BRAINSTORMING SESSION (continued)

Topic Area 3:  What are the Most Practical and Valid Ways of Assessing the Impact of Medication Usage on Actual Driving Performance?

GROUP DISCUSSION AGENDA:

  • What are the most practical and valid ways of assessing the impact of drug/medication usage on actual driving performance?

Discussion Summary

  • Guided by the Literature Review, this discussion specifically emphasized driving performance as an outcome, as crashes are rare events.  The focus was on identifying the best ways to test driving competence, using measurable behaviors, as opposed to epidemiological studies where crashes are the outcome.
  • A panelist questioned the practicality of using OT/CDRSs to conduct on-road evaluations, due to the limited number and availability of these specialists in the U.S.  
  • Another panelist suggested making use of trained driving instructors for conducting in-car evaluations, to overcome the problem of limited numbers of OT/CDRSs. 
  • OT/CDRS panelists commented that, in any study designed to measure the effect of a medication on driving performance (either an improvement or a decrement), it would be desirable to conduct a driving evaluation prior to the administration of medications; this would require contact with prescribing physicians, which reduces the practicality of this method. 
  • A physician noted that judging the best method of determining drug effects on driving performance depends on the question being asked.  To investigate whether an underlying condition believed to be responsible for driving difficulties can be successfully treated with medications (i.e., to improve driving performance) may require a different approach than testing an hypothesized negative effect of drugs on driving.  
  • Instrumenting peoples’ vehicles could be a way of collecting more data, more quickly and efficiently.  However, because there is no driving evaluator to intervene if the driver makes a critical or hazardous error, this is ethical only if people are being asked to drive as they usually do under their current medication regime.  It would not be acceptable as an experimental approach where new medicines are being introduced.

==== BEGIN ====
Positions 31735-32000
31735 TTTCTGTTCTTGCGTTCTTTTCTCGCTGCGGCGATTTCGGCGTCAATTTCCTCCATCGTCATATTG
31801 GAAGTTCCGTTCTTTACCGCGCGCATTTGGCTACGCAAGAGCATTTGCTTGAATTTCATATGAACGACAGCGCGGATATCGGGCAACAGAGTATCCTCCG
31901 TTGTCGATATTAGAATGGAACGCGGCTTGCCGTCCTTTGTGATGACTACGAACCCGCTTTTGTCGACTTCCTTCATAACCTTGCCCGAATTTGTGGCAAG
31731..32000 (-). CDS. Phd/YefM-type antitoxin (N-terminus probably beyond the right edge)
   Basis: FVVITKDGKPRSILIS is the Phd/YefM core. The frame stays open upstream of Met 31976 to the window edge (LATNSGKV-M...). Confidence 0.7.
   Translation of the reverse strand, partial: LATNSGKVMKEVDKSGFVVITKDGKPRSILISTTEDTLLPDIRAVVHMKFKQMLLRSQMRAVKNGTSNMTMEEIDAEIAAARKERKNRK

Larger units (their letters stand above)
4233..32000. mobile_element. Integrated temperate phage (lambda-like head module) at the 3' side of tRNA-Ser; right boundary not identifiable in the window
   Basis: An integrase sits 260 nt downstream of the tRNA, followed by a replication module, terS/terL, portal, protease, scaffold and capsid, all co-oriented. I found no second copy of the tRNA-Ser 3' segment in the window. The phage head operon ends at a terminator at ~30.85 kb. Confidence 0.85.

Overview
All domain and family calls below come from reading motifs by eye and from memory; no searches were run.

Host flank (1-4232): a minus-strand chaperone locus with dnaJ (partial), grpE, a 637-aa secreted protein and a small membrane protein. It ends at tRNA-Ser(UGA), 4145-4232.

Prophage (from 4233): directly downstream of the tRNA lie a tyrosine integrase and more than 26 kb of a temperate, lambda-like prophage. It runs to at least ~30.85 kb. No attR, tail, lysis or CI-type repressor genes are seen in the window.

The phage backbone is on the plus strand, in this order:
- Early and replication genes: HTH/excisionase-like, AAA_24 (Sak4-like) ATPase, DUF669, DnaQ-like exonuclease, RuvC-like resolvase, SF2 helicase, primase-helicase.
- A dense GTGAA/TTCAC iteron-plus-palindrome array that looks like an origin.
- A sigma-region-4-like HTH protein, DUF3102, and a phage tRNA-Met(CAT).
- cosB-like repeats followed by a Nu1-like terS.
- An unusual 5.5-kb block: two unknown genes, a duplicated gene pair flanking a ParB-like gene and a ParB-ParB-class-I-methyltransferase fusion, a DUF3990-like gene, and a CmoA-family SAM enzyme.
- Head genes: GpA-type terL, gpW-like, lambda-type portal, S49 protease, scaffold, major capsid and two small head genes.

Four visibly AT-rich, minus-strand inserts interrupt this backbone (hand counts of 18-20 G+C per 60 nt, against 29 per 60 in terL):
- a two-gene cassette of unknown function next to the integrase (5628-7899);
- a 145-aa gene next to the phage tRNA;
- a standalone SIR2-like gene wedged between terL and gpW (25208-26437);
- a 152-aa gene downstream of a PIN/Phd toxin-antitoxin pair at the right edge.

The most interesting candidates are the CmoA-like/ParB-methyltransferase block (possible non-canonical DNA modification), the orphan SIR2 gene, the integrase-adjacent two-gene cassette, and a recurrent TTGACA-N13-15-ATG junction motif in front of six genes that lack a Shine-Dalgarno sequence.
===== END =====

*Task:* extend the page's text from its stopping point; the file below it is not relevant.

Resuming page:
• An OT offered that it could also be useful to instrument an evaluator’s car to pick up subtle effects related to medication; for example, a medication may have a particular physical effect, or otherwise impact the person’s capacity to drive in a manner that is difficult to observe directly.
  • Participants suggested that it might be practical to use GPS to determine how people who are driving their own vehicles find their way from point to point, while acknowledging that many unsafe behaviors (like stopping in the middle of an intersection to read signs) would not be picked up with a GPS.  An outboard camera or an evaluator would be required to determine this. 
  • Adding cameras to instrument a person’s own car could also be used to record what was happening outside of the vehicle, to establish a context for the driver’s behavior.  There remains a caution with any research protocol that requires someone to drive in an unfamiliar area without a driving evaluator, however, as this introduces risk that would not otherwise be part of the driver’s daily routine.
  • If a person has adapted to medication, it may take a long time for any adverse driving events to show up, if at all.  Exposure to a wide array of unexpected events and situations would be required to determine all safety consequences of medication use; this suggests testing on a closed course utilizing a driving evaluator or OT with a properly equipped car (to intervene if necessary), or testing in a simulator. 
  • The executive component of driving is the most important thing to test when researching the effects of polypharmacy, according to the driving evaluators.  A clinical assessment of cognitive function should be done before going on-the-road; without this information, it will be more difficult to attribute any effects on driving performance to medication use. 
  • Ideally, a pre-test of driving functioning should be conducted prior to people taking their medications.  Or, a study could require people to stop taking their medications, to obtain a baseline measure of performance. 
  • Because it is highly unlikely that peoples’ medication regimes could be changed, research designs for future work in this area could benefit from multivariate analysis techniques to help explain the contributions of medications, medical conditions, age, cognitive function score, etc. on driving performance.
  • It may be more fruitful to do “data mining” in administrative databases than to conduct an instrumented vehicle study to examine “global issues.”  However, to answer small, specific questions, and/or to test hypotheses generated through prior database analyses, an instrumented vehicle study could be appropriate. A continuing research program on polypharmacy and driving could be designed to first perform “database studies” to determine key medications or conditions.  Then, the combinations of interest can be evaluated experimentally, using the methods favored by participants in this brainstorming session in studies with smaller test samples.